“If a few children can get headlines all over the world just by not going to school," she said, "then imagine what we could all do together if we really wanted to.”

It is time to allow ourselves to be uncomfortable.

Life begins in discomfort. Every single being in this world is here because a mother gritted her teeth and pushed through almost unendurable pain to give birth to us. And every one of us left the comfort of a warm, safe place to be tugged into the light. We would not be alive without discomfort.

And then, it seems, most of us spend our lives doing everything we can to avoid discomfort.

We are a comfortable people, Americans. We have relished the inventions that make less work and more down time: dishwashers; lights that are programmed to come on at a certain time; fast food; cars with Bluetooth that play exactly the music we want instead of having to listen to the radio; apps that remind us when to brush our teeth; jagged re-districting lines that form voting communities that ensure our vision of the world will be perpetually voted in; stylish watches that are a steal at less than $10,000 each; ultra-luxury lines of tequila; waterproof rain jackets with inside pockets for smartphones that tell us what we want to know at any moment of the day, attached to headphones that let us drown out the noise of the world. We are —seemingly above all else — a culture dedicated to staying safe within our own cocoons.

We are ensuring that we never see anyone else’s lives if we stay cloaked behind the safe, gauzy curtain.

It is time to be uncomfortable.

We are working on that in our house.

This last month has been a little bit chaotic in the Ahern family. Between August 12th and September 12th here, I started a new job, working in the city and commuting 5 days a week. We found out our landlords needed to sell the house we had lived in for 7 years. We found a new house. We moved. Danny left his job at the restaurant, to stay home and take the kids to school and cook everything he wanted to feed the family. Desmond started kindergarten. Lucy started 5th grade (and the first hyper-emotional fits and floods of tears of changing hormones). And my next book will be published in 2 weeks and 2 days.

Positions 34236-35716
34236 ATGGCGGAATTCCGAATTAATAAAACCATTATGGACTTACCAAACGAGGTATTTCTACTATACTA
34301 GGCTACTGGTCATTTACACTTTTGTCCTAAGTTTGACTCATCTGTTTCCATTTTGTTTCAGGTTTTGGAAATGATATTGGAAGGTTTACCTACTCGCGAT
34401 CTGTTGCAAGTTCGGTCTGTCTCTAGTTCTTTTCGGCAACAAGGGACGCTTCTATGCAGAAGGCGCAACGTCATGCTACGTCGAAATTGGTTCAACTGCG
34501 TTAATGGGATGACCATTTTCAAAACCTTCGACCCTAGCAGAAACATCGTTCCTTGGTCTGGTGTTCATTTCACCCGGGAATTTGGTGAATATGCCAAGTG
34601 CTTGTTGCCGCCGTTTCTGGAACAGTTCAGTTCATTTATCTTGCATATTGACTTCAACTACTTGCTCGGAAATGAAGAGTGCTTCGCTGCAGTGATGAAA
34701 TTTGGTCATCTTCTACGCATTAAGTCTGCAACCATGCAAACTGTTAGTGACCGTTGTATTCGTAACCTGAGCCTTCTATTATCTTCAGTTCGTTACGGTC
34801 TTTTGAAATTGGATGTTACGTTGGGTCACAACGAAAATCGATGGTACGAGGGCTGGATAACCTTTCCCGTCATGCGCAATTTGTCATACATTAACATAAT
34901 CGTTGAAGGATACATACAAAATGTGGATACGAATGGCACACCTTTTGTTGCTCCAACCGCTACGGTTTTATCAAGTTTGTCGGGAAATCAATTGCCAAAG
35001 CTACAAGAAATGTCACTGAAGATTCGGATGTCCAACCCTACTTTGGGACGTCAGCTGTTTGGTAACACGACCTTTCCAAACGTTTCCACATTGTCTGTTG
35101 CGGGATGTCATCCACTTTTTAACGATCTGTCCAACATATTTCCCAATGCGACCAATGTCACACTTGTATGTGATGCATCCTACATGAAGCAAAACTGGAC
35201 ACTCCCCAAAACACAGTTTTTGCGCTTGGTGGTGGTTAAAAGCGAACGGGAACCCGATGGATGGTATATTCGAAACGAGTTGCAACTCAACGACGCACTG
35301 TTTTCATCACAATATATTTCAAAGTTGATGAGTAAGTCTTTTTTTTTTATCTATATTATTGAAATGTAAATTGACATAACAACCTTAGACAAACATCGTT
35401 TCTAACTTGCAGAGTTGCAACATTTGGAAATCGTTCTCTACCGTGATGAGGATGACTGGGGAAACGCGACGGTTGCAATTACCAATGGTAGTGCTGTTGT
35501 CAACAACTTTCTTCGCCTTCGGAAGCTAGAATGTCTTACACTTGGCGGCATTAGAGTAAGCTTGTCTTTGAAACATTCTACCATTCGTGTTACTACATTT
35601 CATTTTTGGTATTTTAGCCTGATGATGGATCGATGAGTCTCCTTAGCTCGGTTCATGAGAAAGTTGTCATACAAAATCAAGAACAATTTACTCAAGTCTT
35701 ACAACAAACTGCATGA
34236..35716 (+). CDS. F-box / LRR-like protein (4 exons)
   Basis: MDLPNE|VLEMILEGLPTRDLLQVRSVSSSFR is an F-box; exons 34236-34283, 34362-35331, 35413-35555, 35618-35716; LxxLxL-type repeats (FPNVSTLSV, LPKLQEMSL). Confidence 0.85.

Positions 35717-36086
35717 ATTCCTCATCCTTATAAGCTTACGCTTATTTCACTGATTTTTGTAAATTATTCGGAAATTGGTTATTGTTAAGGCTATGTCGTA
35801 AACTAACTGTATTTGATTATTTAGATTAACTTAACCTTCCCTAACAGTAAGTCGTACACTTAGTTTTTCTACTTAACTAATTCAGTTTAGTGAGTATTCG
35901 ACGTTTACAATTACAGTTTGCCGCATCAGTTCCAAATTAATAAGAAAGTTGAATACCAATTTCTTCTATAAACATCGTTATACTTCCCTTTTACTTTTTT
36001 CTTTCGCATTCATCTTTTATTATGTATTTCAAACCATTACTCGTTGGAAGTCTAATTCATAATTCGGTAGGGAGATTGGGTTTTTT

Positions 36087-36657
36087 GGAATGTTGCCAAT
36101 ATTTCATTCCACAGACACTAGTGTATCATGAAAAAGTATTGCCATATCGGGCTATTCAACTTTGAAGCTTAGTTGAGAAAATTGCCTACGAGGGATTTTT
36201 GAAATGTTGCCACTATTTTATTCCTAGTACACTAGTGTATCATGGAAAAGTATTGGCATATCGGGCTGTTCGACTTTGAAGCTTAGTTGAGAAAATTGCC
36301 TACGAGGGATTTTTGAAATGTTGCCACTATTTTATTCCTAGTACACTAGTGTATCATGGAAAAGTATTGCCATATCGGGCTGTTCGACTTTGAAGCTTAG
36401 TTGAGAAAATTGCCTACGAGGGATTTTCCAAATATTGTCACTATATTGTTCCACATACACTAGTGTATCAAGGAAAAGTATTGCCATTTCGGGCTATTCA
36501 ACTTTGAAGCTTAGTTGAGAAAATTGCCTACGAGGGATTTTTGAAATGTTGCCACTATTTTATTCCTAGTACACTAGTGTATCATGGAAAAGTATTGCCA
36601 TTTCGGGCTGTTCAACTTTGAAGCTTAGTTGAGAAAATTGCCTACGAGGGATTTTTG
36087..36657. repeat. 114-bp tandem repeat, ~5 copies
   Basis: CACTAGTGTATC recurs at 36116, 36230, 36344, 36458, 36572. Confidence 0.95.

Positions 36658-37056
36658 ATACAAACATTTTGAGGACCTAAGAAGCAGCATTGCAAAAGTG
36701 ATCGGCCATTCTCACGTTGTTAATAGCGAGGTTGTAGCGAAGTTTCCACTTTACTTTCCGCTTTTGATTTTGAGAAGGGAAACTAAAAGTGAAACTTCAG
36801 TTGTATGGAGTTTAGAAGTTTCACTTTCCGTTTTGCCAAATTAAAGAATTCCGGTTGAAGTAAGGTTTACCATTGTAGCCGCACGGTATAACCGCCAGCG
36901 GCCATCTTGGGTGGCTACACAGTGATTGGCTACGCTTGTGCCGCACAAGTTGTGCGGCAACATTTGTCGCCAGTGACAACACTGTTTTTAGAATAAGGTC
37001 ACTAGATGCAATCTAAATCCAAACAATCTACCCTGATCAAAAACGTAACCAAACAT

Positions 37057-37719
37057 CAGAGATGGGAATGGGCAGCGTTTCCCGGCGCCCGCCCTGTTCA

Just a tiny bit of chaos.

But within that, we have found the chance to emphasize the joy of it to our kids. New house? New rules. Clean up after yourselves fully. No eating in the living room anymore, only at the tables. You are expected to do chores every day. And find a way to be comfortable with the uncomfortable.

We adore our kids. And one of the ways — as we tell them — that we love them is to push them a bit to be uncomfortable. You don’t want to go to the farmers’ market because there are too many people there? Get up. Let’s go. Hold my hand if you want but you are going to face that fear. You want to stay home instead of seeing friends for dinner because you are tired after school? Sure, I get it. But take 15 minutes to yourself in your room to rejuvenate and then get dressed. They made us food. They are expecting us. Think of them and not just yourself.

When Lucy was 1 or 2, I had multiple acquaintances tell me that saying no to my child would damage her. Children need to make their own choices. They need to feel affirmed. They need to know the world is full of possibilities and you are inspiring them to feel self-confident.

Oh lord, I have to tell you. No is a good word. No is about boundaries. No is about clarity. No is about listening to other people and not just ourselves.

So when my kids ask for a lazy Saturday morning, begging for another hour on the couch to watch silly tv, I tell them no. I tell them I understand why they want that. Hell, I would love a day where I just flit from room to room in my pajamas, doing nothing. Maybe we will schedule one soon. But we just moved. And there are boxes all over the living room floor. One more hour of tv means those do not get unpacked and we are living in the chaos of comfortable choices. Nope. Time for chores.

So we worked together for an hour, me directing Desmond to each action to take, since he is still learning. And the living room is fully unpacked now. Everyone let out a sigh of happiness when we looked around.

Every no is a yes to something else. Every yes is a no to something else.

Time to be a little more uncomfortable. I want my kids to be responsible and aware, like Greta, like Malala, like Mari Copeny in Flint. The survivors of Marjory Stoneman are changing the world. (I like this piece about 20 kids who are making a difference in our lives.) I want my kids to live joyful lives, but I want them to find their joy within the context of community.